*When preparing a child for the 'new arrival' don't make promises like 'we'll love you the same way'. For a child less attention is less love. And it is inevitable that he/she will not enjoy the same amount of attention as before.
*In these situations the child might turn out highly competitive or avoid contest at all and as a result become very backward.
*Prepare them for changes and encourage them to express their feelings
at all times.
I could go out when I wanted without struggling to get permission unlike my younger sibling who had to always assert her independence. And then once I went out, unlike the older one who had to be more sedate, I could go mad and just have a ball without having to be 'responsible' and 'reliable'.
Of course it isn't all good, because I was constantly compared to my sisters, especially since I was the 'mad' one and that was tough when I was younger. Whatever I did was never quite as good in comparison to the brilliant things my older sibling achieved and since I was not the youngest no one made any excuses for my failure to 'produce good results'. As you grow older though things like that don't make such an impact on you because you grow more comfortable with who you are.
However because of constant comparisons I tended to rebel against the hackneyed 'why can't you be more like thats'. As a result even now I am very defensive about what I do and feel the need to justify my actions, whenever anyone questions me. Also as the middle child you sometimes feel ignored but when you realise the benefits of that, it's something you learn to enjoy.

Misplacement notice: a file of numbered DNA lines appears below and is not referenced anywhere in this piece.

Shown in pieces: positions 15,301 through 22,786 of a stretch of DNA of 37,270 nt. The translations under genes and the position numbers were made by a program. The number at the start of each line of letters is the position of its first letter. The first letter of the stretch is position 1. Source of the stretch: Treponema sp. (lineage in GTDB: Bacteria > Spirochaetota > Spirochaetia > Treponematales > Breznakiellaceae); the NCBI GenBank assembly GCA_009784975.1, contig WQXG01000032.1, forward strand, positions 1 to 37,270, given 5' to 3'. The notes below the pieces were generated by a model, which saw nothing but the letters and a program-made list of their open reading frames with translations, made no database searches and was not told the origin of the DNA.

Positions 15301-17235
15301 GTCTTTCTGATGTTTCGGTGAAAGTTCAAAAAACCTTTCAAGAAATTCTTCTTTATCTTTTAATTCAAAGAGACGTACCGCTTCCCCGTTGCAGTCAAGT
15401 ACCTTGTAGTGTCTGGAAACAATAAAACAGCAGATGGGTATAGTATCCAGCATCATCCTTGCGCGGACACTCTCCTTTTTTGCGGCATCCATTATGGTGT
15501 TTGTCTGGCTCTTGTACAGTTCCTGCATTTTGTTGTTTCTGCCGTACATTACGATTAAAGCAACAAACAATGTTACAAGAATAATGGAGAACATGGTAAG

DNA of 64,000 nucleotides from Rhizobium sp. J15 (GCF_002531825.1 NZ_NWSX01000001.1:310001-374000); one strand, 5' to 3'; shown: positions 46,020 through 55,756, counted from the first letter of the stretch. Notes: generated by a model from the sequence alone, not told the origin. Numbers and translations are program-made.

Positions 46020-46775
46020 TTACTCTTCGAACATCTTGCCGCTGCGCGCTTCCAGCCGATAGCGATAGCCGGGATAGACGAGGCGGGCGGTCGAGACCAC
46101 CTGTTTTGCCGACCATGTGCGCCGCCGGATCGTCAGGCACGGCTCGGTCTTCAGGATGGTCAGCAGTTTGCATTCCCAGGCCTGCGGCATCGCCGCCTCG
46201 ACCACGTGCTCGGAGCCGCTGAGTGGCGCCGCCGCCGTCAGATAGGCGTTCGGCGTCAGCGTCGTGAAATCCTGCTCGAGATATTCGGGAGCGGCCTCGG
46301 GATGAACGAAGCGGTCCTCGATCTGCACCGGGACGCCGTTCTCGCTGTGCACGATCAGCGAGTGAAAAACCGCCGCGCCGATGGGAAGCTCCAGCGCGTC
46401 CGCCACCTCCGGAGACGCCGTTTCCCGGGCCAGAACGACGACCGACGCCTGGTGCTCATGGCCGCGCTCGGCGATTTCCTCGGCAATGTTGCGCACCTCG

Because I didn't fit into stereotypes like the other two and wasn't
forced to conform to a particular role, I got to be more independent. If
you take my siblings it's obvious that they have grown into their grooves;
the eldest in our family is extremely responsible while the youngest although
grown up is still in some ways the 'baby'. I, on the other hand, wasn't
restricted when it came to developing my own personality and therefore
am quite a strong, independent person."
o The Middle Child syndrome gives a child a 'hanging loose feeling' because they are stuck between the 'crown prince' and 'cutie pie'. Although they may lack a feeling of distinction they could develop great negotiating skills.
o The 'I'm not special feeling' they may develop can be carried on into adult life which could result in low self esteem.
o They could develop a 'I have no place' feeling. However parents should encourage these children to think positively which could ultimately help them become independent thinkers.